Pssst … I’m going to let you in on a little secret. Lean in closer, please. Contrary to popular notion, all black people don’t look alike.
Unlike that segment of the population that comes primarily in one flavor — basic vanilla (well, okay; I’ll give you French Vanilla as well) – our essence is somewhat more … complicated. Our flavors range from the deepest, darkest fudge to golden caramel to I-swear-there’s-coffee-in-that-cream. In a moment I’ll give you the CliffsNotes version of the why.
But first, I’m reminded of a story about my younger daughter. As a preschooler, she felt it insulting and inaccurate to refer to people as black, white, red or yellow because, in fact, no one’s skin really looked like those crayons. So she devised her own system: there were brown people and there were peach people — period. And, according to her, it didn’t really matter anyway ’cause your skin is just a wrapper. Even then she was a pretty smart chocolate chip off the old cookie.
Let’s return to history-light. The Africans brought here during the slave trade came from various parts of the continent and ranged in skin color from blue-black to light-bright-and-damned-near-white, depending on the area from which they were abducted (and how recently in their family trees their female ancestors had been raped by their Arab invaders). Now add to that the wayward weenies of slaveholders who didn’t limit their love of dark meat to Sunday supper fried chicken, thus creating not only further variation in skin color, but tainting the pool with thin lips, narrow noses and straight or curly, light-colored hair. But that’s not all! You remember the game Cowboys and Indians? Well, not all those cowboys were white. So now, add a hump to some of our noses, height to some of our cheekbones and a reddish tint to some of our skins. While you’re at it, slap on some coarse black hair that hangs down some of our backs. I know, your eyeballs are spinning trying to imagine all the possible permutations! In my immediate family alone we range from my honey-colored, hazel-eyed blonde sister to my espresso-skinned, African-featured brother – and everything else in between. We are African, Irish, Cherokee, French and Comanche (it is the latter to whom my mom attributes our vicious streak). When the recessive genes of the multi-generational ‘miscegenating’ skeletons from our closets start combining, even within families, you get a few surprises. We don’t all look alike!
That is not to say, however, that some of us don’t occasionally resemble others of us. I’m flattered when someone mentions that I remind them of Oprah Winfrey. Oprah is an incredibly beautiful woman. And there is a resemblance. And I’m flattered by that comparison.
However when an ICE (US Immigration and Customs Enforcement) agent at Miami International Airport hauls my ass into a room filled with 75 to 100 people speaking everything but English I become, to put it mildly, more than a little nonplussed.
When I’m kept in detention incommunicado and without my passport – which they’ve confiscated – and with no explanation as to why I’m there and how long I’ll be there, I’m quite perturbed.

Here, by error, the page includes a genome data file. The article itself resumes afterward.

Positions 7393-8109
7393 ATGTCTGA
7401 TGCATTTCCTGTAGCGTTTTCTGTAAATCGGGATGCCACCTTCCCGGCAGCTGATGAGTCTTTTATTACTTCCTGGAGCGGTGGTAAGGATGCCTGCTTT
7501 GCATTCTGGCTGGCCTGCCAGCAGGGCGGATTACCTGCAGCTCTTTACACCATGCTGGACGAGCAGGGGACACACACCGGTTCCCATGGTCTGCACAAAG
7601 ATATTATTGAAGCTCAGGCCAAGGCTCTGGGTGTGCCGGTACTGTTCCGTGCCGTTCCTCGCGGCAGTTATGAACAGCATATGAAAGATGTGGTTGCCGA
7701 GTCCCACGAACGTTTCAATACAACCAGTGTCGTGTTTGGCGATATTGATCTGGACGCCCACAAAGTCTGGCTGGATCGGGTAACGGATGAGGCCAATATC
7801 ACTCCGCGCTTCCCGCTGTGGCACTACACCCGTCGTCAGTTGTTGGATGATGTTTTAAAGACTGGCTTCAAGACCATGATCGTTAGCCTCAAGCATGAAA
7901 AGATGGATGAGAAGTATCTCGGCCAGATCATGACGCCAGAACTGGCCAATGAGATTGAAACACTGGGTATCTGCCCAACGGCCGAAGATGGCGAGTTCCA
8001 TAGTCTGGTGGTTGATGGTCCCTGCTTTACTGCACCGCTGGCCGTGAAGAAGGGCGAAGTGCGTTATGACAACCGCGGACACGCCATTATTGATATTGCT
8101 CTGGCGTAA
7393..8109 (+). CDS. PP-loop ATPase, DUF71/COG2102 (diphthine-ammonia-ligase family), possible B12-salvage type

When finally I’m told that I “fit the description” of a fugitive murder suspect — also named Williams — for whom the Miami police department is on the look-out, I am very seriously concerned. Could they not have given me – and my mother who was with me when they dragged me away — this information at the beginning instead of denying that they knew why they were holding me? And, by the way, if I was indeed a suspected murderer on the run from the Miami po-po, would I seriously be entering Miami through customs?
I subsequently found out that their fugitive is 6’1” tall; I’m just a wee bit shorter at 5’5” (okay; I’m 5’ 4-3/4” tall). Their suspect is 36 years old; while I appreciate the compliment, I’m chasing 60 with a vengeance. Their culprit has tattoos up and down both forearms; the only thing covering my sleeveless arms was sunscreen. But when I discovered that their suspect is MALE (damn that Tyler Perry for portraying Madea so convincingly), I went completely bat-shit crazy.
Eventually, I documented that while they might have been as dimwitted as Dudley Do-Right, unlike he and his Mounties, they hadn’t gotten their man after all (yes, also contrary to popular notion, I had to prove my innocence). Once I again had my passport securely in my hands, we had our inevitable exchange. The agent in charge was unappeasingly apologetic: “he’s a new officer and was being overly cautious; we apologize for the inconvenience, Ms Williams; this should never have happened.” I’ll leave my actual responses to your imaginations, but I did point out what, to me, was as clear as the moonshine that had obviously pickled their newbie’s brain. Even making allowances for the fact that we’re talking about a dumb-ass backwoods south Florida redneck (in contrast to my south Florida friends with functioning gray matter), if he couldn’t exercise better judgment in this new job of his, he shouldn’t be in it.
What a nightmare with which to end an incredible vacation. But at least, for me, that part of it was over.
But I am on the warpath and for ICE, this nightmare’s only just begun …